Pull up your top landing page content report and filter by direct traffic. Chances are you will see a long-tail of deep links into hundreds or thousands of pages. The Atlantic walks through how Chartbeat reports these visits for it’s real time analytics product:
And then one day, we had a meeting with the real-time web analytics firm, Chartbeat. Like many media nerds, I love Chartbeat. It lets you know exactly what’s happening with your stories, most especially where your readers are coming from. Recently, they made an accounting change that they showed to us. They took visitors who showed up without referrer data and split them into two categories. The first was people who were going to a homepage (theatlantic.com) or a subject landing page (theatlantic.com/politics). The second were people going to any other page, that is to say, all of our articles. These people, they figured, were following some sort of link because no one actually types “http://www.theatlantic.com/technology/archive/2012/10/atlast-the-gargantuan-telescope-designed-to-find-life-on-other-planets/263409/.” They started counting these people as what they call direct social.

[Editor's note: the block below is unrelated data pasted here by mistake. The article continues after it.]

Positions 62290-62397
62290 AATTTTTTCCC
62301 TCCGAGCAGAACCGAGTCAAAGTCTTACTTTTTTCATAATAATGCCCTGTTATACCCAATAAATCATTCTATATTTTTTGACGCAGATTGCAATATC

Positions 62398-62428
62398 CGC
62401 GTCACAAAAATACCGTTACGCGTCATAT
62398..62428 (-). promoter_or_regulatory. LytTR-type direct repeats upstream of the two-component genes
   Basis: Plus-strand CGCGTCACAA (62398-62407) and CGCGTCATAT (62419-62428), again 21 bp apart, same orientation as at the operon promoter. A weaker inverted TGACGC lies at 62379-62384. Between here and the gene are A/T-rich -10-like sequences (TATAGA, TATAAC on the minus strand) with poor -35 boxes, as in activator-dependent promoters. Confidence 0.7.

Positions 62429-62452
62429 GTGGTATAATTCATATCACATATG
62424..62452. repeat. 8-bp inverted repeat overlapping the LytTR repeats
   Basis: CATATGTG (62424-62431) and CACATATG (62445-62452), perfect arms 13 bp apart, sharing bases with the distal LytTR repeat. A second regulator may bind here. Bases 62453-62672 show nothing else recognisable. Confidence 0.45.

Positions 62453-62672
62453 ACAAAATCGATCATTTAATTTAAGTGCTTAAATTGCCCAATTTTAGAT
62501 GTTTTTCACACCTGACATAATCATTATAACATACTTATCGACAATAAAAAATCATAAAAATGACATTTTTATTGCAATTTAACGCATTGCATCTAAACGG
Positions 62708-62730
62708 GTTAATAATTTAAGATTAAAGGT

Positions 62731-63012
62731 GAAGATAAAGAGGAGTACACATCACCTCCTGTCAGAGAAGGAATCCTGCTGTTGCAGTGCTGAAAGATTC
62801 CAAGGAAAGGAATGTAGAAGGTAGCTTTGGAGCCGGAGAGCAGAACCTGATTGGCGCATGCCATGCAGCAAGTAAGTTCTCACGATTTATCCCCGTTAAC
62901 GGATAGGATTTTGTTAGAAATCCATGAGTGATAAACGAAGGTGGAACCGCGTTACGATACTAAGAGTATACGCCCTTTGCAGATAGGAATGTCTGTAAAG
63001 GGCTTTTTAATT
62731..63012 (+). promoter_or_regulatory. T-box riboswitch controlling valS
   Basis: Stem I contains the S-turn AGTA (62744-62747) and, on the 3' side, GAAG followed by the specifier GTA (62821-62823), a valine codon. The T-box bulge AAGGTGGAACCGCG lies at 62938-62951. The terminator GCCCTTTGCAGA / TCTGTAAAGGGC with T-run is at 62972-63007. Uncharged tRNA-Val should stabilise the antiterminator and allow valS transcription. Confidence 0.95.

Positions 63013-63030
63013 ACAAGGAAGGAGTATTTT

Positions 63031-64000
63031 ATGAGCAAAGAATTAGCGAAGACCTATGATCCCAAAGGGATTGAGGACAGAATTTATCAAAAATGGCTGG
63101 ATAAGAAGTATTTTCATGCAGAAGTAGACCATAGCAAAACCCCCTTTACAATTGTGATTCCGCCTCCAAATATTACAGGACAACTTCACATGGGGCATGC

Accounting change is an understatement—this was a light bulb moment for me that reconciles something I do every day (emailing links) with data I usually wrote off as odd. Chartbeat CEO Tony Haile explains the thought process in more depth on Quora.